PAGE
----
Teachers unions said Wednesday that they are filing a lawsuit in federal court to stop Florida’s new anti-union law from taking effect, arguing that it violates their constitutional rights.
The legislation, known as Senate Bill 256, bars most unions representing government employees from receiving dues directly from workers’ paychecks. It also requires that those unions maintain at least 60% membership in their workplaces to avoid being “decertified” and losing their collective bargaining agreements.
Labor groups have decried the legislation as a political attack by Republican legislators and Gov. Ron DeSantis, who is expected to announce a run for the 2024 GOP presidential nomination. Unions say the law will make it more difficult for them to collect dues, and will add new accounting requirements that smaller affiliates will find burdensome.
“Governor DeSantis made it clear before the legislative session started [that] he was coming after teachers, staff and professors in Florida.”
– Andrew Spar, president, Florida Education Association
In crafting the legislation, Republicans added a carve-out for unions representing police, firefighters and corrections officers, so that those groups will not be subject to the new regulations. Those unions happen to lean more conservative than the ones targeted by the bill ― i.e., unions for schoolteachers, academics, nurses, sanitation workers and other municipal employees.
Andrew Spar, president of the Florida Education Association, argued Wednesday that the law violates workers’ rights to free speech and free association by forbidding them from paying dues how they choose. He said the law amounts to retaliation against teachers unions, and compared it to DeSantis’ ongoing war against Disney.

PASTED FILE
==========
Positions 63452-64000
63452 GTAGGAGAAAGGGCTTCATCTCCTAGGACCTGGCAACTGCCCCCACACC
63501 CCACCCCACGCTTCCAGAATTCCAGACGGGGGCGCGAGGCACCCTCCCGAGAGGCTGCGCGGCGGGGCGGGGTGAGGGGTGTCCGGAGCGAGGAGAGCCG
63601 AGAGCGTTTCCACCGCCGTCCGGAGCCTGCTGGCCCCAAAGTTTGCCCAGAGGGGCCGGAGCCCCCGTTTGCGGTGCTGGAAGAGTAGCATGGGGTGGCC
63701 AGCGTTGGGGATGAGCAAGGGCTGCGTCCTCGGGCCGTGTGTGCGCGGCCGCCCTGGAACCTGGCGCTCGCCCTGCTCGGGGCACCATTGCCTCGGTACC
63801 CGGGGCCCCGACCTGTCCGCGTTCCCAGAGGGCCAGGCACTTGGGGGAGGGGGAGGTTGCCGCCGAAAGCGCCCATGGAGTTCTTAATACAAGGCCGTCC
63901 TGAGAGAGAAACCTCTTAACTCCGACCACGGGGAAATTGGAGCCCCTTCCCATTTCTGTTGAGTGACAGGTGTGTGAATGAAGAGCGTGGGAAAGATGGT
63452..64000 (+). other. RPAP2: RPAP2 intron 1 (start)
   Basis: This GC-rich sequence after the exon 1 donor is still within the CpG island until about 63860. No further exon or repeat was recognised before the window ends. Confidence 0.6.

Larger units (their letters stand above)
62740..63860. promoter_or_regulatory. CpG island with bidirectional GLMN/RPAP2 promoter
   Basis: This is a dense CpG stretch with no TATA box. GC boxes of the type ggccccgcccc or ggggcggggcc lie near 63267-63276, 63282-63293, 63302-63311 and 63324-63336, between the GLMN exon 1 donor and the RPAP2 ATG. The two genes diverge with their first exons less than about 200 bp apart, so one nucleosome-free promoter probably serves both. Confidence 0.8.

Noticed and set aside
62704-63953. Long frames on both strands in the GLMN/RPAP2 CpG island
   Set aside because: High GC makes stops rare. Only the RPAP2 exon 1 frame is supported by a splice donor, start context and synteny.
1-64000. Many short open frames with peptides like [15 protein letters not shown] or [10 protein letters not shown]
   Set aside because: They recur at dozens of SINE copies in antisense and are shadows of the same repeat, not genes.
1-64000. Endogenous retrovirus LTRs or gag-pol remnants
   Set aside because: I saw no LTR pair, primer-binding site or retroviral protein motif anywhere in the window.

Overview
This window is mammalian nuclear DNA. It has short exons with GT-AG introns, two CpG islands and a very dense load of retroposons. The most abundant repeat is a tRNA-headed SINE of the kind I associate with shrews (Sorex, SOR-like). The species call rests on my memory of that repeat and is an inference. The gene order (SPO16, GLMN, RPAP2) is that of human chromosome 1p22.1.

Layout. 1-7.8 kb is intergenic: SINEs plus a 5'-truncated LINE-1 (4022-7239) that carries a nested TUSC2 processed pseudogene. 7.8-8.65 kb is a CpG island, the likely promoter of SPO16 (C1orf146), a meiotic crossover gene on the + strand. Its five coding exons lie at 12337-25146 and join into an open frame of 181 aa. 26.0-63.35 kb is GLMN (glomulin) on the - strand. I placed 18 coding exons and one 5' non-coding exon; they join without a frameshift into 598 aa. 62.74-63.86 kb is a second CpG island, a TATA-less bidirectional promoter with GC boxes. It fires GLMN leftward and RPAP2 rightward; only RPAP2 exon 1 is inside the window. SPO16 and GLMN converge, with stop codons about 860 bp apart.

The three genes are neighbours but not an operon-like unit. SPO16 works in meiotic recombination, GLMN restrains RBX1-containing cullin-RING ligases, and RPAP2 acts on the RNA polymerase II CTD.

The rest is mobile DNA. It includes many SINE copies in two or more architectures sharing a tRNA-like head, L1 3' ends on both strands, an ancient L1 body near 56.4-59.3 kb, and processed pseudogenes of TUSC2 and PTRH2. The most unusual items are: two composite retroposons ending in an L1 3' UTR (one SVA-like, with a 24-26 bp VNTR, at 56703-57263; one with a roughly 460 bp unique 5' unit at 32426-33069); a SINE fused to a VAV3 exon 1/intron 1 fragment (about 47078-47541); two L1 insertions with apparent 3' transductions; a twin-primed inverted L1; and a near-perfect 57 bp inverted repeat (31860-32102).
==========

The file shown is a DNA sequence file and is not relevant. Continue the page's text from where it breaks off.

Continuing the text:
“We maintain this law is unconstitutional on its face, irrespective of any bad motives on the part of the governor,” Spar said. “However, we do believe there are bad motives. The governor is using this legislation to retaliate against his critics.”
Spar said the goal of the law is to “take away the ability of educators to speak out.”
“Governor DeSantis made it clear before the legislative session started [that] he was coming after teachers, staff and professors in Florida,” he said.
Randi Weingarten, president of the American Federation of Teachers, said DeSantis is singling out teachers for retribution.
“He’s acting more like a dictator in Hungary or Cuba, pretending that he’s not,” Weingarten said. “That’s propaganda.”
The lawsuit was announced a day after DeSantis signed the bill into law, claiming on Tuesday that it will act as “paycheck protection” for teachers. He argued that teachers feel “pressured” to contribute union dues, even though public-sector workers in Florida, like throughout the country, do not have to pay any dues if they don’t want to.
If unions can’t receive dues directly from workers’ paychecks, they will have to set up alternative collection methods, like getting workers signed up for electronic bank transfers. The law does not affect paycheck deductions for other routine fees, like health care or gym memberships.
DeSantis did not address other significant aspects of the legislation, like the fact that it affects other public-sector workers while exempting one of his political allies, police unions. The governor has sought to portray himself as tough on crime, recently leaving the state to speak to police unions in New York and Chicago.
“He’s acting more like a dictator in Hungary or Cuba, pretending that he’s not. That’s propaganda.”
– Randi Weingarten, president, American Federation of Teachers
Union leaders previously told HuffPost they view the GOP’s new anti-union law as part of DeSantis’ broader, so-called “anti-woke” education agenda in Florida. The governor has moved to cut diversity efforts, ban teaching about gender identity and authorize parents to sue schools under a “parental rights” initiative. Labor leaders say teachers unions have wound up in the governor’s crosshairs because they are criticizing such maneuvers.
But the law also stands to benefit Republicans politically over the long term if it ends up reducing membership in public-sector unions, most of which are more likely to support Democratic candidates. Attacks on unions for government employees has helped raise the profile of other Republicans, such as former Wisconsin Gov. Scott Walker and former New Jersey Gov. Chris Christie, both of whom made unsuccessful runs for the GOP presidential nomination in 2016.
Florida is not the first state where Republicans have tried to weaken teachers unions by banning paycheck dues deduction. Similar laws are already on the books in Alabama, Michigan and Wisconsin. A federal judge recently blocked such a statute from going into effect in Indiana, where teachers unions have filed a lawsuit similar to the one just announced in Florida.